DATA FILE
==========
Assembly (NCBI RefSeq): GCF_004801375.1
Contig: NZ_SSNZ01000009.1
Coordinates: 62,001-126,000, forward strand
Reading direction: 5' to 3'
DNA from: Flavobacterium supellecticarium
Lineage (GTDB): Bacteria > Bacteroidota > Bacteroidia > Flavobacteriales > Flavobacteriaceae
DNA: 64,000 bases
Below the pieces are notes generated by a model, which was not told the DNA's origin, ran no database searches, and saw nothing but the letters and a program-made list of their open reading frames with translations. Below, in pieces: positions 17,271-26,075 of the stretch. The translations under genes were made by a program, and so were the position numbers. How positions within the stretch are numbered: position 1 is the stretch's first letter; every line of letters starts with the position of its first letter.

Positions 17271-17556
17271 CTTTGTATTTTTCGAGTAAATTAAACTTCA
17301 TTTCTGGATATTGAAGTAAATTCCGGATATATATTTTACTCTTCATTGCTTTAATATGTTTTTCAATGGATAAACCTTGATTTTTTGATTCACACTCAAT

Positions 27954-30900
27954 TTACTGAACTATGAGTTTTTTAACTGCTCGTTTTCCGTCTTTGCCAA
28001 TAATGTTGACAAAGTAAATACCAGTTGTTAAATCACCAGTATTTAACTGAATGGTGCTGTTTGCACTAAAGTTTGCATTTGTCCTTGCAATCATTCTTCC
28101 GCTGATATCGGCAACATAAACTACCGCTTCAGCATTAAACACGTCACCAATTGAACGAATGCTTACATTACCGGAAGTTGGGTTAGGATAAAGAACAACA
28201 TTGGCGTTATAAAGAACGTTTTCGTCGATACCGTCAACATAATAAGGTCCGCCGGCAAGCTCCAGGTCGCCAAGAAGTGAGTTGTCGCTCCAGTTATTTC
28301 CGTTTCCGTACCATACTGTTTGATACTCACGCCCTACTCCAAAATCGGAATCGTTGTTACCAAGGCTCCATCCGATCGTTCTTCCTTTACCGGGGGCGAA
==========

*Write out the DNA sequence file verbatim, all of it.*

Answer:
Assembly (NCBI RefSeq): GCF_004801375.1
Contig: NZ_SSNZ01000009.1
Coordinates: 62,001-126,000, forward strand
Reading direction: 5' to 3'
DNA from: Flavobacterium supellecticarium
Lineage (GTDB): Bacteria > Bacteroidota > Bacteroidia > Flavobacteriales > Flavobacteriaceae
DNA: 64,000 bases
Below the pieces are notes generated by a model, which was not told the DNA's origin, ran no database searches, and saw nothing but the letters and a program-made list of their open reading frames with translations. Below, in pieces: positions 17,271-26,075 of the stretch. The translations under genes were made by a program, and so were the position numbers. How positions within the stretch are numbered: position 1 is the stretch's first letter; every line of letters starts with the position of its first letter.

Positions 17271-17556
17271 CTTTGTATTTTTCGAGTAAATTAAACTTCA
17301 TTTCTGGATATTGAAGTAAATTCCGGATATATATTTTACTCTTCATTGCTTTAATATGTTTTTCAATGGATAAACCTTGATTTTTTGATTCACACTCAAT

Positions 27954-30900
27954 TTACTGAACTATGAGTTTTTTAACTGCTCGTTTTCCGTCTTTGCCAA
28001 TAATGTTGACAAAGTAAATACCAGTTGTTAAATCACCAGTATTTAACTGAATGGTGCTGTTTGCACTAAAGTTTGCATTTGTCCTTGCAATCATTCTTCC
28101 GCTGATATCGGCAACATAAACTACCGCTTCAGCATTAAACACGTCACCAATTGAACGAATGCTTACATTACCGGAAGTTGGGTTAGGATAAAGAACAACA
28201 TTGGCGTTATAAAGAACGTTTTCGTCGATACCGTCAACATAATAAGGTCCGCCGGCAAGCTCCAGGTCGCCAAGAAGTGAGTTGTCGCTCCAGTTATTTC
28301 CGTTTCCGTACCATACTGTTTGATACTCACGCCCTACTCCAAAATCGGAATCGTTGTTACCAAGGCTCCATCCGATCGTTCTTCCTTTACCGGGGGCGAA